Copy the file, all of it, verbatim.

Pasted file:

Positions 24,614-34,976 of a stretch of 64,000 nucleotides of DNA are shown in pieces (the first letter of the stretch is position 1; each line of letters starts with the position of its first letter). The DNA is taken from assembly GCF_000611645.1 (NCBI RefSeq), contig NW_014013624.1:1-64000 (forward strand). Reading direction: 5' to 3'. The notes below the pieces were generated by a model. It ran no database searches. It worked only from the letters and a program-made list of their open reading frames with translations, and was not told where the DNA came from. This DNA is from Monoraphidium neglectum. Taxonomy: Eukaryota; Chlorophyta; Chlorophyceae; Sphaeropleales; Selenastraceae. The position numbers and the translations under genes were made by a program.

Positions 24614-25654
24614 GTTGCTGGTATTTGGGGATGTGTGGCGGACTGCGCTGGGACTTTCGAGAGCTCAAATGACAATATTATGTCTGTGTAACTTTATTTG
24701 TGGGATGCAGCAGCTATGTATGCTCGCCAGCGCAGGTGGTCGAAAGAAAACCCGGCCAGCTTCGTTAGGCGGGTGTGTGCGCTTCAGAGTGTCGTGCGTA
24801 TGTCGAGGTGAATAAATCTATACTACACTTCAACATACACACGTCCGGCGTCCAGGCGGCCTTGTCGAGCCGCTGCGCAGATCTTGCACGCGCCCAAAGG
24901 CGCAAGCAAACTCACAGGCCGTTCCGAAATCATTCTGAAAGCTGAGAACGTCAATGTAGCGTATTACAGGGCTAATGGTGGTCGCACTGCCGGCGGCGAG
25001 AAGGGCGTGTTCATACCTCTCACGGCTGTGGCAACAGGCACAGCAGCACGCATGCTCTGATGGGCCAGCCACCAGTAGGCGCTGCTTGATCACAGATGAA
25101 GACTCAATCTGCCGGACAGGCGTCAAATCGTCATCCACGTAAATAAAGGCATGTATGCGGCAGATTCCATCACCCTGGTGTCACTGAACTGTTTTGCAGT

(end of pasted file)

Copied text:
Positions 24,614-34,976 of a stretch of 64,000 nucleotides of DNA are shown in pieces (the first letter of the stretch is position 1; each line of letters starts with the position of its first letter). The DNA is taken from assembly GCF_000611645.1 (NCBI RefSeq), contig NW_014013624.1:1-64000 (forward strand). Reading direction: 5' to 3'. The notes below the pieces were generated by a model. It ran no database searches. It worked only from the letters and a program-made list of their open reading frames with translations, and was not told where the DNA came from. This DNA is from Monoraphidium neglectum. Taxonomy: Eukaryota; Chlorophyta; Chlorophyceae; Sphaeropleales; Selenastraceae. The position numbers and the translations under genes were made by a program.

Positions 24614-25654
24614 GTTGCTGGTATTTGGGGATGTGTGGCGGACTGCGCTGGGACTTTCGAGAGCTCAAATGACAATATTATGTCTGTGTAACTTTATTTG
24701 TGGGATGCAGCAGCTATGTATGCTCGCCAGCGCAGGTGGTCGAAAGAAAACCCGGCCAGCTTCGTTAGGCGGGTGTGTGCGCTTCAGAGTGTCGTGCGTA
24801 TGTCGAGGTGAATAAATCTATACTACACTTCAACATACACACGTCCGGCGTCCAGGCGGCCTTGTCGAGCCGCTGCGCAGATCTTGCACGCGCCCAAAGG
24901 CGCAAGCAAACTCACAGGCCGTTCCGAAATCATTCTGAAAGCTGAGAACGTCAATGTAGCGTATTACAGGGCTAATGGTGGTCGCACTGCCGGCGGCGAG
25001 AAGGGCGTGTTCATACCTCTCACGGCTGTGGCAACAGGCACAGCAGCACGCATGCTCTGATGGGCCAGCCACCAGTAGGCGCTGCTTGATCACAGATGAA
25101 GACTCAATCTGCCGGACAGGCGTCAAATCGTCATCCACGTAAATAAAGGCATGTATGCGGCAGATTCCATCACCCTGGTGTCACTGAACTGTTTTGCAGT